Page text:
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July 1998

by Carlo Abbruzzese

The weekend before last my wife and I zipped down to the Monterry area from Austin and had a great time despite the heat.  Thought my trip notes might help others in planning their next trip.

 First of all, I must say that this area is just beautiful and there is a lot to explore.  In my humble opinion this area rivals some of the best birding spots in the US.  In fact one location (parqu las esperansas) reminded me a lot of cave creek canyon in AZ.  This was our trip in a nutshell.

Saturday July 11th:

 We got a late start out of Austin, mainly because our fridge died slowly the night before and it was making a horrible clacking noise all night.  Left Austin at 10:30am.  (Next time I'll leave the night before and stay in Laredo, or leave very early in the morning).  We drove most of the day and in an non-airconditioned car the heat was brutal to say the least.  Spent about 1.5 hours at the border.  Stopped for about 45 min for dinner.  Arrived in Saltillo at about 9:00 pm.  I don't remember the name of the hotel but it was about $30 US dollars and that was on the lower end of things.

Sunday, July 12th:

Left Saltillo about 5 am.  Drove south toward tanque de emergengia.

Small pass just north of Las colonias: stopped to bird and take a break:

Blue Grosbeak, Scailed Quail (heard), Botteri's Sparrow (2-3 , one carrying nesting material), Canyon Towhee (5, one carrying nesting material), House Finch (one HY bird), GT Grackles, Cassin's Kingbird, Cactus Wren

Drove futher south.  Took the road to Tanque de emergencias.  (Once you pass Las Colonias look for a sign on the right that reads "rancho dos arbolitos".  Turn left onto a dirt road.) Drive about 1-2 miles past a small town to an old stone tank.  This is where we had be told to find Worthern's Sparrow and they weren't hard to find at all.  Incidentaly, there was some sort of agave plant in the little town (tanque de emergencias?  ) and the hummingbirds, N flickers, and curve-billed thrashers were all over it, including a couple of female lucifer humming birds, black-chinneds and blue-throateds.  At the stone tank we found:

4-5 Burrowing Owls- hanging out with the many mexican prarie dogs (very cute and fun to watch) Worthen's Sparrows- About 9 - 10 singing males-- about 250 yards north of old stone tank-- Jump fence and head north until grassland becomes shubby sagebrush/grassland habitat.  The sparrow gives a dry trill similar to the chiping sparrow.  Two females carrying nesting material.  Found the very early stages of a nest (ie.  only a few pieces of straw).  Black-throated Sparrow's- 2-3 in Worthen Sparrow habitat.  , Lesser Goldfinch, Canyon towhee, Botteri's Sparrow, Black-chinned Hummingbird, Horned Larks- many, Turkey Vultures, Barn Swallows, Spotted Towhee, Cassin's Kingbird, Olive Sparrow, Curve-billed Thasher, Common Nighthawk (heard).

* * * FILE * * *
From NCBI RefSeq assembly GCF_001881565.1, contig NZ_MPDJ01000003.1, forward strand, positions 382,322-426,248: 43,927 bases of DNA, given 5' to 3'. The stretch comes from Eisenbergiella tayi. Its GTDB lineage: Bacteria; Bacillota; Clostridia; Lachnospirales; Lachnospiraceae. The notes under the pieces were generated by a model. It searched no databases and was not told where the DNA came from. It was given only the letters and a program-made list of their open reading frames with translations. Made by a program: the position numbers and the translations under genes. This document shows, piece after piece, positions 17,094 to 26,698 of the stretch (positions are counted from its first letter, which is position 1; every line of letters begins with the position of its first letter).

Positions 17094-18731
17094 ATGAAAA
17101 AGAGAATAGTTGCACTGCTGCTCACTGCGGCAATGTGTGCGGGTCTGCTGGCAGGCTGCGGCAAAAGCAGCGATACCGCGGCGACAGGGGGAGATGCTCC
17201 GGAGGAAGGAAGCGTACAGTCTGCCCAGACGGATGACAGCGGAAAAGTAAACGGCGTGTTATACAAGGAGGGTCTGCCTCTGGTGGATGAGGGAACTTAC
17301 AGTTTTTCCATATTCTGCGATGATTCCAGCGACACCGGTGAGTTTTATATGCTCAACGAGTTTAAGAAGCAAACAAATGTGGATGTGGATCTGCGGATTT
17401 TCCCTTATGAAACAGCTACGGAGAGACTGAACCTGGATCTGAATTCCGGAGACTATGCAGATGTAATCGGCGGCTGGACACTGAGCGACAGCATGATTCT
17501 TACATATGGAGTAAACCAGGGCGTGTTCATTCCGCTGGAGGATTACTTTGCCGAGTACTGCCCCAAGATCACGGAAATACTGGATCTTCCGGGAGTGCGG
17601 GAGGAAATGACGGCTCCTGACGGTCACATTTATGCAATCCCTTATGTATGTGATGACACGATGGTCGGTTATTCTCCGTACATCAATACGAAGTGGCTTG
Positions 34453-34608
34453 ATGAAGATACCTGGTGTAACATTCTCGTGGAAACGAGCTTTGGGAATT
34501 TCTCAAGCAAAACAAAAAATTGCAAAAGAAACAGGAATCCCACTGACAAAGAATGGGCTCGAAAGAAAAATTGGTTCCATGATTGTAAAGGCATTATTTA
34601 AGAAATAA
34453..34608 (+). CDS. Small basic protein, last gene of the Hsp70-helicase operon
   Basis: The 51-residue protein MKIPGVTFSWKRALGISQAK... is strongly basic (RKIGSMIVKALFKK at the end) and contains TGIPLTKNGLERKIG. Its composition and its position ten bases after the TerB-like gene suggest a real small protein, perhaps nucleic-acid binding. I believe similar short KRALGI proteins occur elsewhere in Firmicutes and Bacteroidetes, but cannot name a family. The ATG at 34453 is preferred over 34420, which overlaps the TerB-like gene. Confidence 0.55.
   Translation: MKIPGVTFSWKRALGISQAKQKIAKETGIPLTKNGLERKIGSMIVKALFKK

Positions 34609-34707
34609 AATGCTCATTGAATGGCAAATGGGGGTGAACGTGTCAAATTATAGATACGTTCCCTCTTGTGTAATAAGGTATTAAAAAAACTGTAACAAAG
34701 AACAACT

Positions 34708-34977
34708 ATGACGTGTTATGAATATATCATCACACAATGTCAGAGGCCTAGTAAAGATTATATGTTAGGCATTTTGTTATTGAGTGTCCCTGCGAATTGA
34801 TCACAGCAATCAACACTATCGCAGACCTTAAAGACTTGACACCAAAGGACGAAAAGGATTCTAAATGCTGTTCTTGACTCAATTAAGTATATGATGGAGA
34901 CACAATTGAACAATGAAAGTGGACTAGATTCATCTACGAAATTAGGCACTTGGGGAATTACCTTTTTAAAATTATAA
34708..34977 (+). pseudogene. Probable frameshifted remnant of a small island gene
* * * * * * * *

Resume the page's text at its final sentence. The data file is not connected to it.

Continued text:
Drove Back up to Saltillo-- stopped to cool down at the Bird Museum (museo de las aves)- very nice museum with mostly mexican species.  Worth the stop if you have an hour or so.

Drove east of Saltillo past Arteaga and Los Lirios to campsite one.  Birds on route to campsite one ( most in valley west of los lirios): American Robin, Black Phoebe, Chipping Sparrow, American Kestrel, Barn Swallow, Western Bluebird, and Says Pheobe.

Campsite one: This is a pulloff from the main rd.  not long (3/4 mile or so)after you start to head down into the canyon.  It on the right and was the rd to a house that is vacant now and without a roof.  If you see the house on your right you've passed the campsite.  You can pull down the road 100-200 feet or so to a flat area.  The Birding was great here- Sunday night and monday morning: